Why Should I Fast?
- Dr. Roger Barrier Preach It, Teach It
- 2013 6 Mar
Editor's Note: Pastor Roger Barrier's "Ask Roger" column regularly appears at Preach It, Teach It. Every week at Crosswalk, Dr. Barrier puts nearly 40 years of experience in the pastorate to work answering questions of doctrine or practice for laypeople, or giving advice on church leadership issues. Email him your questions at [email protected].
Recently I was having my morning devotionals when I came across Matthew 6:16-18 and noticed that Jesus twice said to His disciples, "When you fast." He didn't say, "If you fast." He just assumed that they would fast. I have attended church since I was a child never once heard a sermon on fasting. So, I went to BibleGateway.com and looked up the word, "fast." Just three chapters later John the Baptist's disciples asked Jesus why His disciples weren't fasting and Jesus answered in Matthew 9:14-16: "How can the guests of the bridegroom mourn while he is with them? The time will come when the bridegroom will be taken from them; then they will fast."
My question is: Why isn't fasting emphasized in the church today? What does not eating have to do with spirituality? Why should I fast? What does a fast look like?
Nowhere in the New Testament are we commanded to fast. On the other hand, Jesus assumes that there will be times when His followers will practice fasting.
One of my pastor friends, Jeff Jones, gave the best definition for fasting that I have ever heard: "Fasting is a voluntary choice not to eat for a period of time in order to focus one’s attention on prayer during a significant moment in life."
I like to define fasting like this: "Fasting is to abstain from food and/or drink for spiritual purposes."
The word, "fast", literally means, "to go without food."
Fasting is not so much abstaining from food as it is choosing to feast on spiritual things.
I believe strongly in fasting as a God given tool for further enhancing our spiritual lives as well as to get some things done on earth that would never gotten done apart from fasting.
In the Bible fasting and prayer often go together.
Let me illustrate from one of my fasting experiences:
Pain etched Sally’s face. Nerves damaged by radiation treatments left her in constant agony. "The doctors say they can do nothing more,” she said. “God is my only hope. I noticed a passage on healing in James 5 yesterday that might help.”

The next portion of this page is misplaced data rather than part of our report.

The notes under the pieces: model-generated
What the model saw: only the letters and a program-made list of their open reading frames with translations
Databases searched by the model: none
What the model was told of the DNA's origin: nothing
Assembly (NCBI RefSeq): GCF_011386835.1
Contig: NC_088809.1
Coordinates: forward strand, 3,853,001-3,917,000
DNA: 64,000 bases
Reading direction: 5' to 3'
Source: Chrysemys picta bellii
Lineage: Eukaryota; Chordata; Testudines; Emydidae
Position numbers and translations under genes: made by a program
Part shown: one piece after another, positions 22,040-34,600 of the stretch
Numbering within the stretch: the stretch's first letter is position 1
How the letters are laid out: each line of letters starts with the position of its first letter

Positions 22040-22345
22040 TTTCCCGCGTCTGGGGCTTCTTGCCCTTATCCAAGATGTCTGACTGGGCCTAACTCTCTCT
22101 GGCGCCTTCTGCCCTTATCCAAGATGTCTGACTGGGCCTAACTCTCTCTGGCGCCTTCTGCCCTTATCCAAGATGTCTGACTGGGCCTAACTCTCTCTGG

As she opened her Bible I saw two verses underlined in red: “Is anyone of you sick? He should call the elders of the church to pray over him and anoint him with oil in the name of the Lord. And the prayer of faith will make the sick person well; the Lord will raise him up.”
“Would you please gather the elders and pray for me?" she asked. Unfortunately, it was not that simple.
I grew up in a denomination that ill-prepared me for her request. The unwritten, but strongly implied rule of our denominational culture stated that pastors who ministered in the area of healing were "charismatic" at best, and deluded at worst. Also, our churches were organized around deacons; we had no elders. Furthermore, I was not sure what a "prayer of faith" was. Finally, I had never anointed anyone with oil and was not certain how to do it. Obviously, we never discussed James 5:14-15 in seminary.
So, I chose my words carefully: "Sally, you are the first person to ask me to pray for healing according to James five. I am not certain what to do.” I explained my pastoral dilemma and then proposed a solution: “I suggest that we both pray and fast for five days. I'll meet you in my office next Friday afternoon, and if God tells us to proceed, we will." Sally was no novice. She had walked with God for many years. She agreed to the proposal.
Five days later we both wrote on paper what we thought God told us and then exchanged papers. The conclusions were identical. We made plans for a healing service on Sunday afternoon. Since we had no elders at the time, I invited our deacons.
During the thirty minutes before Sally arrived, I explained to the deacons her request, the background to her pain, and what I knew of James 5:14-15. I asked if anyone had participated in a healing service before. No hands rose.
When Sally arrived, we asked her to confess any known sin because James mentioned this in verse 16. When she finished, I took the bottle from Lucky's Supermarket and prepared to pour olive oil over her head. One of the deacons averted a mess when he shook his head and whispered that a drop on a finger applied lightly to her forehead might work better. We took turns passing the bottle, anointing her with oil, and praying for her.
I wondered if perhaps Sally would now leap up like on television and shout, "Glory to God! I'm healed!" But nothing happened. As she quietly exited the room, she thanked us for our prayers and left a room filled with disappointed confusion, mixed with some measure of hope.
Unbeknown to us, the healing service just moved to another time and place. In the early morning hours, Sally was awakened by a strange sensation and knew instantly that she was healed. By the time she was out of bed, the pain was gone—never to return. Later Sally related to me an intriguing aside: "I think that the reason God did not heal me in front of the deacons was because they might get proud. I think God waited until I was alone so He would get all the glory." She never had the same pain as long as she lived.